New Democrats are toning down the party's defence of the niqab after facing criticism in Quebec on the divisive topic.
NDP Leader Thomas Mulcair has repeatedly condemned the Conservative government's efforts to ban the wearing of the face-covering veils at citizenship ceremonies.
But headlines in French-language media that say NDP is "in favour of the niqab" were not well received by all New Democrats, and provided fodder for the party's opponents in the province.
The niqab is a controversial subject in Quebec, where a promise from the separatist Parti Québécois to ban overt religious symbols among government workers was a major issue in the most recent provincial election.
One of the NDP's best known Quebec MPs, Alexandre Boulerice, gave media interviews this week to explain his "uneasiness" with the niqab.
"It seems to be a symbol of oppression, which is not something that pleases me," Mr. Boulerice told The Globe and Mail on Friday. "I think the niqab is at the junction of the limits of what is accepted by the Charter [of Rights and Freedoms] and what Canadian society is ready to accept."
He also questioned the ability of fully veiled bureaucrats to provide services to the public, stating Canada might need a country-wide consultation on religious symbols similar to one in Quebec in 2007-2008. However, he added that the Charter needs to be respected, and accused the Conservative government of "going overboard" on the issue.
The Liberal Party jumped on Mr. Boulerice's comments, arguing that on minority rights, the NDP says "one thing in Quebec, and something else in the rest of Canada."
New Democrat officials said the party's position has not changed: it will continue to support minority rights vigorously and defend the Charter, including the right of women to wear a niqab when swearing the oath of citizenship.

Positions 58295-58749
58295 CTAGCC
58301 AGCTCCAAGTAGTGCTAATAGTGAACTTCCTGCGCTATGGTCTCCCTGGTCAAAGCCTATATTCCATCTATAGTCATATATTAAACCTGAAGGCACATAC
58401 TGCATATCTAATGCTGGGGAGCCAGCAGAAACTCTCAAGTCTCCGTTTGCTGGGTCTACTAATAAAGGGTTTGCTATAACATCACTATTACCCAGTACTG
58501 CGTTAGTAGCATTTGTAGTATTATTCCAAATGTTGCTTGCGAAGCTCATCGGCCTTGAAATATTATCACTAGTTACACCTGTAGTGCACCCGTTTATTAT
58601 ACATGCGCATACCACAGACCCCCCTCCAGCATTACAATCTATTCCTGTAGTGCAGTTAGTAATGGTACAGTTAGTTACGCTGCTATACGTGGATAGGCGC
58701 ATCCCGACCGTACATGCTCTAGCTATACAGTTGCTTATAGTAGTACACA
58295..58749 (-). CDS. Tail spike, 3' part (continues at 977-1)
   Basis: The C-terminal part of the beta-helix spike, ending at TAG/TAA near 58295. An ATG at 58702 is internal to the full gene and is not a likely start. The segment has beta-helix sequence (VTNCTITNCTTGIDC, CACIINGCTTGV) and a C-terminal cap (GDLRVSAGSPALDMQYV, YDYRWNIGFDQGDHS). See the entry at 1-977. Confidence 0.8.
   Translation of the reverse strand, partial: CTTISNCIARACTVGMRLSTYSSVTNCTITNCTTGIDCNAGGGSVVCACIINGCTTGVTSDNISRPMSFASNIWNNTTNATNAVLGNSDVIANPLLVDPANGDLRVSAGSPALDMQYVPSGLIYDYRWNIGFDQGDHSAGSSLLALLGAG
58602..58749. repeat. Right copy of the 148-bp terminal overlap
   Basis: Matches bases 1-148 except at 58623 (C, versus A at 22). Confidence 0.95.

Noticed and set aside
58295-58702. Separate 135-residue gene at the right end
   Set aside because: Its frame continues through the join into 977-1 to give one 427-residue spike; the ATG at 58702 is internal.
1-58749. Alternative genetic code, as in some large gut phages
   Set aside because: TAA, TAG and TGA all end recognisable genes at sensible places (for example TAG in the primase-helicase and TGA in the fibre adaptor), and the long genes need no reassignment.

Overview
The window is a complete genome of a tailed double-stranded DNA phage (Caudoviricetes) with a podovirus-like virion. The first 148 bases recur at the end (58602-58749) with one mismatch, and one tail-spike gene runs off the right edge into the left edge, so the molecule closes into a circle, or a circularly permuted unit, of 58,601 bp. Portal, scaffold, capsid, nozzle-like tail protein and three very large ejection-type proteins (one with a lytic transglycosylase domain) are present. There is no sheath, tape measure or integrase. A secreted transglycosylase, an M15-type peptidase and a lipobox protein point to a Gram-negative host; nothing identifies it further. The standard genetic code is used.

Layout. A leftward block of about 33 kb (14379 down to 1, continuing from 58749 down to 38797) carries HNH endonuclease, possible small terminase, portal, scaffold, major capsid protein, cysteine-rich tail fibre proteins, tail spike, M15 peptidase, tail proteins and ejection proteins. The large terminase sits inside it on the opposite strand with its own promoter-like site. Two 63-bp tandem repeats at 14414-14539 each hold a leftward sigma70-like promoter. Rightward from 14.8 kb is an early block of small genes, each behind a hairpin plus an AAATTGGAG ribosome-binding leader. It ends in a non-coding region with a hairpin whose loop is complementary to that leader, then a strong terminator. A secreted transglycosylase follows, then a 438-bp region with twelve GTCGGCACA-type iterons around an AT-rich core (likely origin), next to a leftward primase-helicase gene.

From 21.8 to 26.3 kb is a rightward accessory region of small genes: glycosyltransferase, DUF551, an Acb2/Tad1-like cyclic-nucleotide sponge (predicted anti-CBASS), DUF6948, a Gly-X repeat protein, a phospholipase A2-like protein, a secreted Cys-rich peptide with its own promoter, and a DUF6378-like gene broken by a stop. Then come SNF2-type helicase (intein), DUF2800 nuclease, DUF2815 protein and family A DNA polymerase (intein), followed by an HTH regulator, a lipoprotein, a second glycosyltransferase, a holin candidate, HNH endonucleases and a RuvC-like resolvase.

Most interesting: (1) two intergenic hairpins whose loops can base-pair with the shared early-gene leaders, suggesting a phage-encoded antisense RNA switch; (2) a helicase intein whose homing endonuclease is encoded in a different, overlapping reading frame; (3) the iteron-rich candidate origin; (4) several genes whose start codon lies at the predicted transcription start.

The party also renewed its assault on Prime Minister Stephen Harper for attempting to use the issue of the niqab to win support in Quebec. New Democrats explained that in much of the country, the debate is among three federalist parties, but that in Quebec, the separatist Bloc Québécois, a federal party, is scoring political points by criticizing the niqab.
"Stephen Harper is helping the separatists by giving them a lifeline, by fanning the flames of division on this issue," NDP principal secretary Karl Bélanger said in an interview.
In an attention-grabbing online ad last month, the Bloc asked: "Do you need to veil your face to vote for the NDP?"
"Given that we are defending a largely held view in Quebec and that we are defending the equality of men and women, I do think that this will help fuel an increase in Bloc support in Quebec," Bloc Leader Mario Beaulieu told the Canadian Press this week.
Mr. Harper announced during a stop in Victoriaville last month that his government will appeal a Federal Court ruling that would allow niqab-wearing women to take the oath of citizenship with their faces covered.
His Conservative Party is aiming to win the Bloc-held riding of Richmond-Arthabaska, where he was speaking at the time, and a handful of seats to the east in the Quebec City area that are in the hands of the NDP.
Mr. Harper said during Question Period on Wednesday that the niqab is "rooted in a culture that is anti-woman."